New stars shine for Nissan
NISSAN used the IAA Commercial Vehicle Show in Hanover, Germany, as the launchpad for its new Primastar.
This van is a rebadged Renault Trafic/Vauxhall Vivaro light van and will hail from the IBC plant at Luton, while left-hand drive versions will be built in Barcelona. The Primastar, bar the entry-level model, will come with a rear parking sensor system that aims to reduce rear damage to the vehicle and will cut fleet repair costs.
The UK is the first European country to get the vehicle and it will be launched here next month. It replaces the old Nissan Vanette Cargo.
Nissan executives hope the vehicle will achieve first full year sales of 2,100 units.
'It's aimed at fleets and individual users,' a Nissan spokesman said. 'We hope current Vanette drivers will move into a Primastar.'
It will initially be powered by two 1.9 dCi engines and a 2.0-litre petrol engine will come next year. An LPG version, a long wheelbase version and a bigger diesel engine are on the cards.
Nissan describes its new family member as 'spacious and efficient'. It requires servicing every 18,000 miles and comes with a three-year warranty against mechanical, electrical or paintwork defects and 12 years' warranty against corrosion. On-the-road prices for the vehicle start at £14,279 and rise to £15,959. Both prices are inclusive of VAT. Nissan said it expects the Primastar to prove 'a strong competitor in the medium van market'.
It was joined on the Nissan stand by the recently-launched Interstar, a rebadged Renault Master, which was launched in April.
The Interstar is offered with a choice of three lengths, heights, engines and gross vehicle weights.
Engines are 1.9, 2.2 or 2.5-litre common rail diesel units offering between 80 and 115bhp and between 147 and 213lb-ft of torque. Load volumes vary from eight to 13.9 cubic metres and gross vehicle weights are between 2.8 and 3.5 tonnes.
The thoughtful new Sprinter with a mind of its own
MERCEDES-BENZ and Volkswagen have announced that the follow-up models of the Sprinter and LT2 will be built on a common platform.
The major differences between the two vehicles will be in the engines, the front, the rear and the instrument panel. Mercedes used the Hanover show to display a range of vehicles including the face-lifted Sprinter.
It says its new Sprinter van, thanks to longer intervals between routine maintenance inspections, is more economical to run than the current version.
It is also offering as an option an Electronic Stability Program (ESP). The system means the van will 'feel' when a driver is losing control of the vehicle and will correct the errors and stop skidding on wet or loose surfaces.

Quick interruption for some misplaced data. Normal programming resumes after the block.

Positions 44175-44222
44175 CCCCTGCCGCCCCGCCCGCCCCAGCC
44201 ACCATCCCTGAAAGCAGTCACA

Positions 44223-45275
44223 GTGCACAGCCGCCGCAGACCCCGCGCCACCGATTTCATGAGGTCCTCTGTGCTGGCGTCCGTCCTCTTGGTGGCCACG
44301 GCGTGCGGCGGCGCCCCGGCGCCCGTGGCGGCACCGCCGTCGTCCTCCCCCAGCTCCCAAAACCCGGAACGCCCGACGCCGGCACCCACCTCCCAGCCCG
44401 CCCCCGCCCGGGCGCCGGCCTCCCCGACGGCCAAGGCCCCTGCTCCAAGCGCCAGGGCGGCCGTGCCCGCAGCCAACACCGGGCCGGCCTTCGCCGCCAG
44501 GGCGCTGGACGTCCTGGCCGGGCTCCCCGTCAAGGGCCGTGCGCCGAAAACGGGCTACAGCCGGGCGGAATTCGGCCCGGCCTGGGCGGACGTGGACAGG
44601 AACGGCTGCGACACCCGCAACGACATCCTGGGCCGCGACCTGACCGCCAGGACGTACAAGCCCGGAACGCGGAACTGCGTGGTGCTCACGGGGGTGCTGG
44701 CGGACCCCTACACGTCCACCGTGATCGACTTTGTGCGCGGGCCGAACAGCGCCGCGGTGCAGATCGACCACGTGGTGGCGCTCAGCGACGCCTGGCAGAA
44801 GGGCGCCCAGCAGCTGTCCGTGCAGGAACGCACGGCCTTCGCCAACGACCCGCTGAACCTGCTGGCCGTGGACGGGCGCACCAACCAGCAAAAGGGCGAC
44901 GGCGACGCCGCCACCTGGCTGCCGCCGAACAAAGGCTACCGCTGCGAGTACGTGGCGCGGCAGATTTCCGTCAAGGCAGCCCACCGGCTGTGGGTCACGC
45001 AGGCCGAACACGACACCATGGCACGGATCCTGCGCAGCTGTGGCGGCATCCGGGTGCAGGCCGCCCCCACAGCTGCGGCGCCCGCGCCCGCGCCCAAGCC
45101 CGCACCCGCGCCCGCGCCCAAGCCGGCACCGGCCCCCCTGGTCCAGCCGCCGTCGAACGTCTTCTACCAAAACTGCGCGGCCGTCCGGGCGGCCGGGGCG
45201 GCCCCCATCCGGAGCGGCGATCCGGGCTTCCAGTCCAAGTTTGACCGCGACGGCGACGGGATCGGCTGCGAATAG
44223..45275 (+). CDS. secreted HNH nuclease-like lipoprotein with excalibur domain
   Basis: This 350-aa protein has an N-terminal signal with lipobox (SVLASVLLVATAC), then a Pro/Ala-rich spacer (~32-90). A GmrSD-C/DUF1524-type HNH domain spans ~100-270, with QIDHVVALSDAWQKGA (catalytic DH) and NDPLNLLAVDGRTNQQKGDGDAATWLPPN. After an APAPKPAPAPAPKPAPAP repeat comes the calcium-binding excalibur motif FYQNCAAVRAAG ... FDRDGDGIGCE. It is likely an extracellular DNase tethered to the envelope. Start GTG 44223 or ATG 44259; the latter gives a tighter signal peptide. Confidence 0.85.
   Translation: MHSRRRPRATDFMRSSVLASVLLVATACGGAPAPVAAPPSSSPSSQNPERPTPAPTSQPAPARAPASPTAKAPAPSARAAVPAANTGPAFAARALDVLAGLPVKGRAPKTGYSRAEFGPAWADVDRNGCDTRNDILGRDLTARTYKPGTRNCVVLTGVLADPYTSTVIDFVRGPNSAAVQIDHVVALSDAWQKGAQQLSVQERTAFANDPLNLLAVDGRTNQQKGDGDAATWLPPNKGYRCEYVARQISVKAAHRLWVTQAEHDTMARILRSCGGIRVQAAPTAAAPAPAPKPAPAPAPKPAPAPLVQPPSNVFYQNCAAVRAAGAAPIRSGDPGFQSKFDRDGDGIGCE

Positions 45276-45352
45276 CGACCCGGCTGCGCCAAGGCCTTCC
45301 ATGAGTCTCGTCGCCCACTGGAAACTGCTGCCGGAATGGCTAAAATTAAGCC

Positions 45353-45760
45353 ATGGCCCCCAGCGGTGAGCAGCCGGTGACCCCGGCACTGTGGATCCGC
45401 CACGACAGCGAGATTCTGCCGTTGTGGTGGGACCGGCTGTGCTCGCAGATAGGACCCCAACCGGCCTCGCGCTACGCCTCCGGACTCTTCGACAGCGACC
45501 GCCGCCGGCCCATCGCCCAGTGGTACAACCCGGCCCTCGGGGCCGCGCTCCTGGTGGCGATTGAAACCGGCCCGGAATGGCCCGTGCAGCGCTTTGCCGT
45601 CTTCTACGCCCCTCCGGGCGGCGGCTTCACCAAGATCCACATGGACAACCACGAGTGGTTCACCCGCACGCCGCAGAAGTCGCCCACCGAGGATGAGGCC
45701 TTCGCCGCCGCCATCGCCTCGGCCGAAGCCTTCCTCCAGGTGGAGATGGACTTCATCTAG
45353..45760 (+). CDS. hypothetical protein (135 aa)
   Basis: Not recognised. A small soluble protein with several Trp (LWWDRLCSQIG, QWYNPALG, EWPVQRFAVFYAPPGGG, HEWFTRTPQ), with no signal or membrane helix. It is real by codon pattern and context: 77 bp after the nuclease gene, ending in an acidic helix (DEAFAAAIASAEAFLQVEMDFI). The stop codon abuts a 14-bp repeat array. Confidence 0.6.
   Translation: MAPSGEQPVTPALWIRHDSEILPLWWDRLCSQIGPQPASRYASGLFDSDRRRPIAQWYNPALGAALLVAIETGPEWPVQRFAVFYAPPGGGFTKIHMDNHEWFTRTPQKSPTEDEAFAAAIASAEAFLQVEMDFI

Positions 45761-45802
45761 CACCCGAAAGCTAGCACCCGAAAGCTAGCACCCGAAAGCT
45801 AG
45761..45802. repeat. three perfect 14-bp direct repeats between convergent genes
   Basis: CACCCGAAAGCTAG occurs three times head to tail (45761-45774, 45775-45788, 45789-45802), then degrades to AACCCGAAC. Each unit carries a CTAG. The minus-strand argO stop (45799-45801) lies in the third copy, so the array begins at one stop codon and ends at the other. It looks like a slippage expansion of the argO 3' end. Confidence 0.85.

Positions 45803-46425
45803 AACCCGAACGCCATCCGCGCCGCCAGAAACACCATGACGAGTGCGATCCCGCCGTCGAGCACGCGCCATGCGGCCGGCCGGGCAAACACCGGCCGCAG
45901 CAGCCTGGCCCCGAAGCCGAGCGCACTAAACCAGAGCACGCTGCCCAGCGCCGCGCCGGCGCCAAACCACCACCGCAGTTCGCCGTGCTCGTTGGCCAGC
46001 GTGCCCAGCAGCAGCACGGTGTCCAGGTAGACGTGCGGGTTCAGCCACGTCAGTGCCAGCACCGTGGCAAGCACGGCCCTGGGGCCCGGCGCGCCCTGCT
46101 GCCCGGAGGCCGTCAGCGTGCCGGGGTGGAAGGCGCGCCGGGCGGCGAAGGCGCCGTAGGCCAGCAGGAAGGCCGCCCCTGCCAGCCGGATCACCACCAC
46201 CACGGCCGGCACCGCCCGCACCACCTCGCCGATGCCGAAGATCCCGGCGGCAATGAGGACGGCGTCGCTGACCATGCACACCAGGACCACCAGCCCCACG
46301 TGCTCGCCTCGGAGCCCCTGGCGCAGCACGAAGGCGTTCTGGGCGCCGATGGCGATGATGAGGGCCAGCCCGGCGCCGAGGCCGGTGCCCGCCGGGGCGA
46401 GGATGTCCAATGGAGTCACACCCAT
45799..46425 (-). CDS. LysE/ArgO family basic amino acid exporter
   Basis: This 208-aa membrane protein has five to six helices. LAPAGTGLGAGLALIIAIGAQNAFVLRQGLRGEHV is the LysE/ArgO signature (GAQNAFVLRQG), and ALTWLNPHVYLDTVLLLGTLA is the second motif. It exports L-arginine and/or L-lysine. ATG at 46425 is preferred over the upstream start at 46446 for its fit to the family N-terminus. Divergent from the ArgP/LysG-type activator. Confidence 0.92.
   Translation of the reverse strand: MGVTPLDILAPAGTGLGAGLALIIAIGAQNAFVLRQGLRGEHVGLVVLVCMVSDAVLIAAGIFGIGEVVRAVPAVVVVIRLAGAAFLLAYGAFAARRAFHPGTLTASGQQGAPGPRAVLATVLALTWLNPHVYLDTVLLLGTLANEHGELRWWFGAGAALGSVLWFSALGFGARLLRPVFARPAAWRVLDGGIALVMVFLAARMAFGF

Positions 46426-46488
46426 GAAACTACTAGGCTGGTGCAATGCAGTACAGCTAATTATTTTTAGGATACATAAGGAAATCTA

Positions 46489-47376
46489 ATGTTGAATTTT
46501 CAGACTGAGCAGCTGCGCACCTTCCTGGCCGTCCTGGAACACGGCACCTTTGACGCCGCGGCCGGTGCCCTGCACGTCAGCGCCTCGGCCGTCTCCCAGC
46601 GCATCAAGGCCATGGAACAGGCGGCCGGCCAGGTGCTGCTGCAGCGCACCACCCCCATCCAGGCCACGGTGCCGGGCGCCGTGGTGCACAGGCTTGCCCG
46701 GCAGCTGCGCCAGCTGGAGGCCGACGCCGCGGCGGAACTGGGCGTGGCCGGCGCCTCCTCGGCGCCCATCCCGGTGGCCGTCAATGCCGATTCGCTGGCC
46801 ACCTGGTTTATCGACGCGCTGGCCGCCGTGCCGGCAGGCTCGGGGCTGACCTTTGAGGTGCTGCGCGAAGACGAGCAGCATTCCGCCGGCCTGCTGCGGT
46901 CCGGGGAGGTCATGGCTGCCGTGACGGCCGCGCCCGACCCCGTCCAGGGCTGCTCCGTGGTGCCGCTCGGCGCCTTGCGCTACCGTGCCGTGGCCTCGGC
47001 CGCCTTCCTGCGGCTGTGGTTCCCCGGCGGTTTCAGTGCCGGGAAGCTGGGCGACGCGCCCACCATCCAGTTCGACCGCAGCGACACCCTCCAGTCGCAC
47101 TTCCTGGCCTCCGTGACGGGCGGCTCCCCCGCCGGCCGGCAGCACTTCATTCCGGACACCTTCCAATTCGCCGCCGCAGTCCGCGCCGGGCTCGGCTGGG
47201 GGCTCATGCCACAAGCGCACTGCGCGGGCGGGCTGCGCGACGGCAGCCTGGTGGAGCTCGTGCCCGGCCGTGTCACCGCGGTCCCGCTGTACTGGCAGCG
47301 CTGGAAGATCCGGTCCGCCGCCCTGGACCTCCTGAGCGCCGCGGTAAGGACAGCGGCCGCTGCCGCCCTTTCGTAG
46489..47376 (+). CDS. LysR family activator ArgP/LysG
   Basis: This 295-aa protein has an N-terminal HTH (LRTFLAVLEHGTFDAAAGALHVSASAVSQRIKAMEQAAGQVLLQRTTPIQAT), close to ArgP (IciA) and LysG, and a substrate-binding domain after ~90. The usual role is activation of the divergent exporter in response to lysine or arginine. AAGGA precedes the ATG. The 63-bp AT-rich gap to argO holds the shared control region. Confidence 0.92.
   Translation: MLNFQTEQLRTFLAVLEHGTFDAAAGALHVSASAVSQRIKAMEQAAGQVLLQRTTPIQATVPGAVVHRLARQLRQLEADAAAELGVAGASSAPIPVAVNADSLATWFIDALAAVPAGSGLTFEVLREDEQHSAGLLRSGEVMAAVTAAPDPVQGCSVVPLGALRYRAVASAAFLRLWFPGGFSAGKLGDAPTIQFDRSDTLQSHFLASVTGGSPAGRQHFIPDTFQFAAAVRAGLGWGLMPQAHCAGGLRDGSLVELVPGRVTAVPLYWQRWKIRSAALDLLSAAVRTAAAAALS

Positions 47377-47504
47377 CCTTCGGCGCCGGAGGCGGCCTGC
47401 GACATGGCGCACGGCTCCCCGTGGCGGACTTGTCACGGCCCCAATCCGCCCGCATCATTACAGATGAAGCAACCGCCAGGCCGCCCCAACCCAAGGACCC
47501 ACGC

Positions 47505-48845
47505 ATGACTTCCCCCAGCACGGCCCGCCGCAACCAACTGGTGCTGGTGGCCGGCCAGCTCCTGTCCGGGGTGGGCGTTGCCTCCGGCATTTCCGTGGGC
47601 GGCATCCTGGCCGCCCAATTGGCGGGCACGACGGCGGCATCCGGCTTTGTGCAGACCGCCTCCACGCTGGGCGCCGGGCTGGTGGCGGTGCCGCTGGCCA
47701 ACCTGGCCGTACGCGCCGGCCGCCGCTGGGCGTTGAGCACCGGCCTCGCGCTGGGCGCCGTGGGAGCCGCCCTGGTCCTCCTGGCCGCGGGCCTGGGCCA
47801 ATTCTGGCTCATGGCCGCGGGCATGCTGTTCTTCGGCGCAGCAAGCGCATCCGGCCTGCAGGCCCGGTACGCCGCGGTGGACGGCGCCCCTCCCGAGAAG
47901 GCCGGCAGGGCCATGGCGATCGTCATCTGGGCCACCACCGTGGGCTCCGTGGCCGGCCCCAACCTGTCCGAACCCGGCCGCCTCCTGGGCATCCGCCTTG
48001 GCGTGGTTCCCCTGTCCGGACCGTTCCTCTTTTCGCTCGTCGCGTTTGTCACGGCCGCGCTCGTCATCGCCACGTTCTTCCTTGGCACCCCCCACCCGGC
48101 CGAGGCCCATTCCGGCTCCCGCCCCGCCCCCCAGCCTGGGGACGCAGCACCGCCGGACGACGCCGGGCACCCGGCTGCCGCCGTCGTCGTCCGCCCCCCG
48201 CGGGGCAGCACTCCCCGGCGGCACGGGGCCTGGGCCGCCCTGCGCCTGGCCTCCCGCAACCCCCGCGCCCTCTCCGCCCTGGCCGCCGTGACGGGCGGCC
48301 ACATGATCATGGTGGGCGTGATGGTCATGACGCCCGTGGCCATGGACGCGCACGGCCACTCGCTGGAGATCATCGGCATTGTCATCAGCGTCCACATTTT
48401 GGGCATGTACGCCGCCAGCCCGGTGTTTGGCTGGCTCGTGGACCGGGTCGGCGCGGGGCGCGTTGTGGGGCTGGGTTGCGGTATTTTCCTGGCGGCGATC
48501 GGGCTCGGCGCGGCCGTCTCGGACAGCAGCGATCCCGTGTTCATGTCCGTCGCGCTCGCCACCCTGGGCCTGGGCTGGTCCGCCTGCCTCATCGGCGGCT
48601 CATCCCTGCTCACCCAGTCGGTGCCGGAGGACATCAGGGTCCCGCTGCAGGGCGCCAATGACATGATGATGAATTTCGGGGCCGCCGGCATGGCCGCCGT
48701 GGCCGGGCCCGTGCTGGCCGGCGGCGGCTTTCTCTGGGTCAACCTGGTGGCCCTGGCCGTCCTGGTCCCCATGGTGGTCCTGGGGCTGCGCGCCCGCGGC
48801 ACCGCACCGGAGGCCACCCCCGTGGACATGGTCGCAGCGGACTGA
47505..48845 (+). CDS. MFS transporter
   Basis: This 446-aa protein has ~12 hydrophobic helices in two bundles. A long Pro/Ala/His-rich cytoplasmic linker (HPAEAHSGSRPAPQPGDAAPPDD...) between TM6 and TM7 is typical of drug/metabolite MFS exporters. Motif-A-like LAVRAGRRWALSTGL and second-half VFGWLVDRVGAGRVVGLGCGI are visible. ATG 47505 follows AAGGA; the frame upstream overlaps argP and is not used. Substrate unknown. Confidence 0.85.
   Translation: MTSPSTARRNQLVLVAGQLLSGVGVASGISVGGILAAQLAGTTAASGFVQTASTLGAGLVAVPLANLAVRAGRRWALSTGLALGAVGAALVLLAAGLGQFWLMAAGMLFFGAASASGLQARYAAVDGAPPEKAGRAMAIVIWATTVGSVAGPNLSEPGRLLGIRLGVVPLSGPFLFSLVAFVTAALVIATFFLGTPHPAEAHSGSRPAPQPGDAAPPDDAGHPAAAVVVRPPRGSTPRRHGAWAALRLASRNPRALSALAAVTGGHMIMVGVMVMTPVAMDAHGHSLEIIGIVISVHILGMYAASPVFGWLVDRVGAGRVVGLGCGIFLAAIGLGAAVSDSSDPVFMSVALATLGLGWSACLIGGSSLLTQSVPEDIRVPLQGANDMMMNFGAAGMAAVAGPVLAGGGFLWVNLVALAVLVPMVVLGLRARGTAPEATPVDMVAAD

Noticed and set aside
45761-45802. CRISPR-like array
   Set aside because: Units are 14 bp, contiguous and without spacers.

While ESP, which was tested by Fleet NewsNet in August, will be a paid-for option on panel vans, in the UK it will be standard specification on crewbuses and minibuses.
The Sprinter gets a smart new front end, with new shaped grille edged in the body colour of the van and clear glass headlamps which boost headlamp power. In the cab, an overhead document and parcel shelf has been added.
The in-vehicle information system has also been upgraded with the addition of a sat-nav system and a parking sensor has been added to the options list, along with a heated front screen, sensors which automatically turn on the wipers when rain is detected on the screen, and metallic paint.
Renault's latest Trafic aims high
RENAULT has unveiled a high-roof version of its Trafic van. Made in Barcelona by the manufacturer's alliance partner Nissan, it will be available in both standard and long wheelbase form when it comes to the UK next spring.
A 100bhp version of the 1.9 dCi common rail diesel with six-speed manual transmission will power the latest Trafic model.
Renault said: 'The high-roof van is intended mainly for use by commercial operators looking for a large load volume for various uses, package delivery (rapid delivery services) or vehicles fitted out at workshops (standing position possible with the interior height of almost 190cm) as well as other adaptations which allow the volume, height and load length of the vehicle to be used in 'an optimum manner.'
Revamped Ranger a real all-rounder
FORD has spruced up its Ranger pick-up with a number of new enhancements, including a smarter front end design and a pillarless, four-door Super Cab. It has also made improvements to safety features, braking steering and ride quality.
Steve Parker, Ford of Britain's commercial vehicles director, said: 'The introduction of a new Super Cab is of particular significance. We believe there is now a Ranger to suit every need – from the rugged dependable workhorse to the versatile, dual-purpose vehicle that can be used with confidence and pride for both work and leisure.'
The Ranger Super Cab has a reverse opening rear door, eliminating the need for a B pillar and freeing up interior and load bed space in the process. Side impact safety and body stiffness is unaffected, Ford says.
Parker added: 'We believe the new enhancements will extend the Ranger's appeal, by confirming it as a stylish and versatile choice, with an exceptional package and unbeatable value.'
The Ranger goes on sale at the end of the year. Prices are not yet available.